What does being a manager involve? A better question might be “What doesn’t it?” Managers play a crucial role in virtually all areas of the business environment — from day-to-day operations to employee performance to company growth. And, while attending to all these responsibilities, managers also must look out for their own present and future well-being.
Managers generally come to the job expecting to confront a range of issues, but many are surprised at the sheer number of challenges that come with the position. Here, we look at 10 common managerial challenges and how they might be handled.
From tardiness and dress code violations to poor performance and insubordination, managers find themselves addressing a variety of workplace problems small and large. Few leaders relish this aspect of the job, as confrontation can be uncomfortable.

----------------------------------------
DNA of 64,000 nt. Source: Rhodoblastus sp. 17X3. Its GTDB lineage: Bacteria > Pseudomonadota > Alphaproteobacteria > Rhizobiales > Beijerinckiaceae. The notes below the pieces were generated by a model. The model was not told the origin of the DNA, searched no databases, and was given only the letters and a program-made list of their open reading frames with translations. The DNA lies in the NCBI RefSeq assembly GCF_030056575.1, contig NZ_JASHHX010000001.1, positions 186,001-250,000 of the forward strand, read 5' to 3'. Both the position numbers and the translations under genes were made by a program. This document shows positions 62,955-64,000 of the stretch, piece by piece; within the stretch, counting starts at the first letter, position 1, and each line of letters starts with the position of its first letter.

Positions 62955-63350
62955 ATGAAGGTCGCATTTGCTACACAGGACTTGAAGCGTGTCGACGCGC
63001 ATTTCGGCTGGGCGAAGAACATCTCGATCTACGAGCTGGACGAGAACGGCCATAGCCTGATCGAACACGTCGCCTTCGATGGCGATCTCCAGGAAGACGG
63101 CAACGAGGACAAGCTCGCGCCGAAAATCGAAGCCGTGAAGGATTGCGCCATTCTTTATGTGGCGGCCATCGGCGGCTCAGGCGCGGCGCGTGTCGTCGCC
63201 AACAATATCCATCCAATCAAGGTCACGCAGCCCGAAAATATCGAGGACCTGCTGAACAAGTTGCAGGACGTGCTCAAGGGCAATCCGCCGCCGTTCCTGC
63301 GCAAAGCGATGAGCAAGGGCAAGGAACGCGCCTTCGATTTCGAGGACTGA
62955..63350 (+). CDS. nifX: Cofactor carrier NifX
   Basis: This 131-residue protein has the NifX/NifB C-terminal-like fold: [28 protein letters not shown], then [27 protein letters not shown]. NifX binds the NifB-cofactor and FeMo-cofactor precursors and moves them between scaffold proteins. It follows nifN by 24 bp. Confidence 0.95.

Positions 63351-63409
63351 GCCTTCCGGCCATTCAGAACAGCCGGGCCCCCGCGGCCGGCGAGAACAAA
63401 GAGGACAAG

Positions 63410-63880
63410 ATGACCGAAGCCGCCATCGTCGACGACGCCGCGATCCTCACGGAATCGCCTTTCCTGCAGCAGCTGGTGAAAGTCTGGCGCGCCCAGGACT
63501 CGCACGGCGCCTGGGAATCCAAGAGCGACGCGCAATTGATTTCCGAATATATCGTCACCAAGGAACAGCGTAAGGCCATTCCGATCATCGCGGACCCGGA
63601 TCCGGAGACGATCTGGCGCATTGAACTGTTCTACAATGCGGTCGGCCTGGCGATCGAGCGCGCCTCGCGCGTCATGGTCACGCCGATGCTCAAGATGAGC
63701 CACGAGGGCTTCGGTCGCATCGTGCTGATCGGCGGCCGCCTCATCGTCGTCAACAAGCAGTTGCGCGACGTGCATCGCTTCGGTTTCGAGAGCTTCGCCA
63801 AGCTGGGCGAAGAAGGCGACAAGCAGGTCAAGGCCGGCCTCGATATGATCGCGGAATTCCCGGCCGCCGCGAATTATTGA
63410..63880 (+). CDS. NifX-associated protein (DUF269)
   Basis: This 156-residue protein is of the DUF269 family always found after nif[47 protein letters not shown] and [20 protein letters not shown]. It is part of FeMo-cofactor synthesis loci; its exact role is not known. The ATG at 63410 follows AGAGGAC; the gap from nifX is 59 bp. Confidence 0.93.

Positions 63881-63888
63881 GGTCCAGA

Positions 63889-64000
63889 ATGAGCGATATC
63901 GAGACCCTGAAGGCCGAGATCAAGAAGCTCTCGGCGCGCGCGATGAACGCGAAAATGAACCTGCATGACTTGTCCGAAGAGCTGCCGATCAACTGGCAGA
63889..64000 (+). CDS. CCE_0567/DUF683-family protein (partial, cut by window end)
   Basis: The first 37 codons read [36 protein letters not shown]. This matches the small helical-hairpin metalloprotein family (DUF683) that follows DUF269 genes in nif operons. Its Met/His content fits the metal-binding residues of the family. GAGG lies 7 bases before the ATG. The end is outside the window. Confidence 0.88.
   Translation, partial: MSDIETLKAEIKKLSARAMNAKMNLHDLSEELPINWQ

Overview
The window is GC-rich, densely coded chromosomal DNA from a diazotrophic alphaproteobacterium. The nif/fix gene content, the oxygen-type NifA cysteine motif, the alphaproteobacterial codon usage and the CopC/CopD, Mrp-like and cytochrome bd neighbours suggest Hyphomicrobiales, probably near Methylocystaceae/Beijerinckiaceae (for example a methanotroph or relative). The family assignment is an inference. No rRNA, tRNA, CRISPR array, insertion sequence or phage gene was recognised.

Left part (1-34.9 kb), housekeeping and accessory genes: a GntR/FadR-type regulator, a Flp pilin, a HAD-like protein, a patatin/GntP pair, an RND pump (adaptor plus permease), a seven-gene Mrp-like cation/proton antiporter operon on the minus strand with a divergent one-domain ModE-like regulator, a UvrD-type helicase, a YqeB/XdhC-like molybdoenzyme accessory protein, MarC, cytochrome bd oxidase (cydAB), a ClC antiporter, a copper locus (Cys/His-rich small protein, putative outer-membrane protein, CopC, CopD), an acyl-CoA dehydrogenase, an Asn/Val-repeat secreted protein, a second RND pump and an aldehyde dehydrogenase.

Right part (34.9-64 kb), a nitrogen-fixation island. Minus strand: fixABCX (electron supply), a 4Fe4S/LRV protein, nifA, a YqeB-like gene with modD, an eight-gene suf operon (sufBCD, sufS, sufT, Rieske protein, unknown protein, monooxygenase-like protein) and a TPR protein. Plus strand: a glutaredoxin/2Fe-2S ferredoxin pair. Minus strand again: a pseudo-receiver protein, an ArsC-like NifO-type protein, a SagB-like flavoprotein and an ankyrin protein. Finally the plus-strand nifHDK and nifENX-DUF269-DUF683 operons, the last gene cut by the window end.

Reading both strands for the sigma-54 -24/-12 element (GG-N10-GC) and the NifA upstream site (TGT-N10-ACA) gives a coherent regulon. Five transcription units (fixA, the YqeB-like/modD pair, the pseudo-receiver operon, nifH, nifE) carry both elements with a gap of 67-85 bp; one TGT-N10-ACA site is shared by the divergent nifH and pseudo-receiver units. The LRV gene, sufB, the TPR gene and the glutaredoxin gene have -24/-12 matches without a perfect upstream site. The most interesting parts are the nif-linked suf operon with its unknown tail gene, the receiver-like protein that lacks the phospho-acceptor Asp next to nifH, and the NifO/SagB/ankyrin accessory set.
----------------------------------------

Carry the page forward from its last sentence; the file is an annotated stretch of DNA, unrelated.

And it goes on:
Acknowledge that taking disciplinary measures often is unpleasant, but the task goes with your job description. Pointing out behaviors and actions that need improvement sets the stage for the individual in question to change. Your company reaps the benefits. Also, failure to discipline when necessary sends a bad message to the rest of your team. They may view you as ineffective or “wimpy,” or they may wonder why they should bother following rules themselves.